WASHINGTON -(Dow Jones)- The Federal Communications Commission on Friday voted
3-2 to cite Comcast Corp. (CMCSA, CMCSK) for throttling Internet traffic to
customers using high-bandwidth file-sharing services.
FCC Chairman Kevin Martin wants the reprimand to set a precedent for how the
owners of Internet pipes can control the flow of Web traffic to consumers.
Comcast, for its part, is reviewing its legal options. The cable giant
believes it shouldn't be punished for actions that the FCC hasn't addressed
through formal rules.
At an FCC meeting on the Comcast reprimand, Martin had harsh words for
"Comcast was delaying subscribers' downloads and blocking their uploads. It
was doing so 24/7, regardless of the amount of congestion on the network or how
small the file might be," Martin said. "Even worse, Comcast was hiding that fact
by making affected users think there was a problem with their Internet
connection or the application. Today, the commission tells Comcast to stop."
Free Press, an open Internet advocacy group, accused Comcast of slowing peer-
to-peer video sharing applications such as BitTorrent. The FCC order said
Comcast's action isn't a reasonable network management practice and violates its
The FCC found that Comcast selectively discriminated against certain video
applications, rather than treating them equally. The actions significantly
impeded customers' ability to access content, the FCC said.
The FCC's order will require Internet service providers to disclose their
network management techniques to consumers and regulators. The reprimand of
Comcast is intended to send a signal to providers that they can't single out
individual applications for delays to relieve Internet congestion.
Comcast is currently experimenting with a new method of managing Internet
traffic that will prioritize users' traffic based on the amount of bandwidth
they are using during congested times. The system is "protocol agnostic,"
meaning it won't make traffic determinations based on specific applications.
The two Democrats on the five-member commission, Michael Copps and Jonathan
Adelstein, joined with Martin in the enforcement order. "This is a landmark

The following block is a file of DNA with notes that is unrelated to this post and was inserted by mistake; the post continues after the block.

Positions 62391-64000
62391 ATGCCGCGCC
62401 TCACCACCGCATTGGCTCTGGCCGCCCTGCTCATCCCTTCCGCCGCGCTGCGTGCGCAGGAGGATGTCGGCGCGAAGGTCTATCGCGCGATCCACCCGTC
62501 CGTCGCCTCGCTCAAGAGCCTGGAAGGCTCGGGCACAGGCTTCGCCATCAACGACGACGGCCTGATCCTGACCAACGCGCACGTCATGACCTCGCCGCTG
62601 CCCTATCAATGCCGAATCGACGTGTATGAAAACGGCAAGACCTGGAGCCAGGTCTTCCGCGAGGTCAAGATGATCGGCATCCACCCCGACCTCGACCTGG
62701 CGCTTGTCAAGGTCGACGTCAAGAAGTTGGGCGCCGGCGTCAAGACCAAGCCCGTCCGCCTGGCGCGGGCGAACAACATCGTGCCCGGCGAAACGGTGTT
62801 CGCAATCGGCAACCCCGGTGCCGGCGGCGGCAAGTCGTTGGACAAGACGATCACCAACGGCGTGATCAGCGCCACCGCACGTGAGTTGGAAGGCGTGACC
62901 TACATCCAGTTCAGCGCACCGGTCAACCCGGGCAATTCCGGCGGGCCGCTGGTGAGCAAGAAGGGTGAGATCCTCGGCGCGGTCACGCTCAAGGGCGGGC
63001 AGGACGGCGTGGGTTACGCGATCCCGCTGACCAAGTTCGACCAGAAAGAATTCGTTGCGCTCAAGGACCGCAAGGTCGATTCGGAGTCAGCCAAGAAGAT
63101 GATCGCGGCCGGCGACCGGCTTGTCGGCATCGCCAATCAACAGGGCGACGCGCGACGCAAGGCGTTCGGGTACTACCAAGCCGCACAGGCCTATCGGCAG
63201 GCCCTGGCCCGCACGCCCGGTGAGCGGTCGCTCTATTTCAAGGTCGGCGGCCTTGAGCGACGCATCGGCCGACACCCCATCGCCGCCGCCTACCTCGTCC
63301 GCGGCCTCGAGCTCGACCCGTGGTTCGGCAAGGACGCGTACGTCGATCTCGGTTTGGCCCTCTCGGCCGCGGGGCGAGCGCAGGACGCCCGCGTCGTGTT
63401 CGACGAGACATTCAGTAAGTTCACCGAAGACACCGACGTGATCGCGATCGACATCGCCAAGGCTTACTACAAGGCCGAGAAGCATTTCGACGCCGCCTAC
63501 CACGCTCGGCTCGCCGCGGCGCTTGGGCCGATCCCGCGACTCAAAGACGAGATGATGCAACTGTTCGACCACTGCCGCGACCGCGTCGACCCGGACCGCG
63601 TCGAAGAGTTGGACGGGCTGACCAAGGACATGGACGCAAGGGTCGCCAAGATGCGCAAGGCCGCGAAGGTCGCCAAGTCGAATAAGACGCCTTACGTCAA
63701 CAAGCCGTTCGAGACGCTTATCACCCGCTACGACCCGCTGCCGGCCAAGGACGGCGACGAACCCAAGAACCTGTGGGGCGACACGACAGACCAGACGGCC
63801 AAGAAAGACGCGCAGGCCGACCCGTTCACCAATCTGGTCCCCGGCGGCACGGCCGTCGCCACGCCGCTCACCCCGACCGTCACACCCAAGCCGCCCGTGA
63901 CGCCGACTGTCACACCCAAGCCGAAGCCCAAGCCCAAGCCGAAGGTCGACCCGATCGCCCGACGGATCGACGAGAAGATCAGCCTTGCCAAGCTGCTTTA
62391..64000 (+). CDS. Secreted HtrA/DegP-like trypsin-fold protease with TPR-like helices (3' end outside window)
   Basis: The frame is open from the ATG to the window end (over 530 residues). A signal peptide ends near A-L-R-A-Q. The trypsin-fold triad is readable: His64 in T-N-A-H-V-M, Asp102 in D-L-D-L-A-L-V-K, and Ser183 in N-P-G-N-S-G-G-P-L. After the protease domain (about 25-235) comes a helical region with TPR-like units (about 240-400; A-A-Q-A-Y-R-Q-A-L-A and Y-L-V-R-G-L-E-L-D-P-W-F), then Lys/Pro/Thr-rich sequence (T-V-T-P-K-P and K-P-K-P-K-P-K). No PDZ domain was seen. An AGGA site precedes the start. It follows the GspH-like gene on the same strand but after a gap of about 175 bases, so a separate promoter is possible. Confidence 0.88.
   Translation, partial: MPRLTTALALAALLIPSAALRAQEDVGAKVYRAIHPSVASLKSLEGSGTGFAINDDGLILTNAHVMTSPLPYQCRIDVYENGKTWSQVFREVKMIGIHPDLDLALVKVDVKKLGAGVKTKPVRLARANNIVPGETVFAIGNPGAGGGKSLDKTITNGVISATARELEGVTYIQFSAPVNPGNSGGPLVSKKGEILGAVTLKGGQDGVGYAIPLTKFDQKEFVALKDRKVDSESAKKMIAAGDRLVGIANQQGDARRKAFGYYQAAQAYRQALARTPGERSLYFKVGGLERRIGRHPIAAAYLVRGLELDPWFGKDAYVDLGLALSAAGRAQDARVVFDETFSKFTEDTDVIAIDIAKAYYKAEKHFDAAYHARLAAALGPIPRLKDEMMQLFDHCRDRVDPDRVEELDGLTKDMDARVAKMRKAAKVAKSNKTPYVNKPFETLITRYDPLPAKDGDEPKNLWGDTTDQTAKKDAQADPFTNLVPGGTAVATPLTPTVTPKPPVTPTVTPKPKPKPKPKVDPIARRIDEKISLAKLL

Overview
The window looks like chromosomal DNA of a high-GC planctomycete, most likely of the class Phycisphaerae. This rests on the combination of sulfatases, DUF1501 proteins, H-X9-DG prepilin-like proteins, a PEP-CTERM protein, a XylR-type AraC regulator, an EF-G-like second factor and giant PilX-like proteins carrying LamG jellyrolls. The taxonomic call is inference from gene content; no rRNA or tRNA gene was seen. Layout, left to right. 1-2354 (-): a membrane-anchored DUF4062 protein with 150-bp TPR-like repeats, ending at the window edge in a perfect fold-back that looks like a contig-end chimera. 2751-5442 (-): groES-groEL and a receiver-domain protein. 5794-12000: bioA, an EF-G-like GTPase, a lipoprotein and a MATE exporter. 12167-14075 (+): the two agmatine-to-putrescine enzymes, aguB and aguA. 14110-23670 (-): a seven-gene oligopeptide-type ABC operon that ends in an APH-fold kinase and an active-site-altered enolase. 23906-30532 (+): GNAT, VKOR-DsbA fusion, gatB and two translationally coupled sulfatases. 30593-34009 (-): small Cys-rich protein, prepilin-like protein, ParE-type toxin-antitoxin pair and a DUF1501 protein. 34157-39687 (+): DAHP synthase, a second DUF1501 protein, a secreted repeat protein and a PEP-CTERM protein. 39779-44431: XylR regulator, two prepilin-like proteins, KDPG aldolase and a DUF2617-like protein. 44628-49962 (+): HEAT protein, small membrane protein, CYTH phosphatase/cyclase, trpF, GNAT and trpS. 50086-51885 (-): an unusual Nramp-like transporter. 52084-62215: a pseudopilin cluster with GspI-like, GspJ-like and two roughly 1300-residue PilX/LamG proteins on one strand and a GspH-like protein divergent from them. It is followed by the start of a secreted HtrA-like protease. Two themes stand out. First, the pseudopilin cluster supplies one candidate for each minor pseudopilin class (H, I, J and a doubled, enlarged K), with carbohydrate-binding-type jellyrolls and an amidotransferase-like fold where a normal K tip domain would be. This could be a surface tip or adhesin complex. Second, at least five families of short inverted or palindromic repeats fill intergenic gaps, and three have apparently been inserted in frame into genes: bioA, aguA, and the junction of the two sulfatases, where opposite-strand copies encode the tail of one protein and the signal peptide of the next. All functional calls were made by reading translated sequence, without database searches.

decision for the FCC, a meaningful stride forward on the road to guaranteed
openness of the Internet," said Copps.
Republican Commissioners Deborah Taylor Tate and Robert McDowell both voted
against the order, saying the FCC's punishment goes too far. "The best way to
fulfill our duties under the Internet policy statement would be to assume the
role of a mediator or an arbitrator," Tate said.
McDowell said the FCC should have written a rule first. "In short, we have no
rules to enforce. This matter would have had a better chance at appeal if we had
put the horse before the cart," he said.
McDowell also said the FCC's citation is based on thin evidence. "The truth is
the FCC does not know what Comcast did and did not do," he said, noting that the
commission is relying on data presented by a handful of consumers who represent
"The rest of the record...consists purely of differing opinions and
conjecture," McDowell said.
Martin responded that the FCC conducted an exhaustive review of some 6,500
comments filed in the case.
Consumer advocates who identified and complained about the Comcast problem
said the FCC's reprimand shows regulators' willingness to act when consumers are
"What we wanted in general is to protect an open Internet through laws,
through enforcement orders, through rules," said Free Press General Counsel
Marvin Ammori, who authored the FCC complaint against Comcast.
"What the commission is giving us is a precedent setting order. ...This is a
major, major decision in the history of the Internet," Ammori said. "It has
shown that it will actually act when there's a violation."
Comcast spokeswoman Sena Fitzmaurice said the cable company is heartened that
the FCC didn't slap it with a fine. But, she added, "We are disappointed in the
commission's divided conclusion because we believe that our network management
choices were reasonable, wholly consistent with industry practices and that we
did not block access to Web sites or online applications, including peer-to-peer
The FCC also adopted an order to examine the regulatory fees paid by the
telecom industry to help finance its operations.
- By Fawn Johnson, Dow Jones Newswires; 202-862-9263; fawn.johnson@
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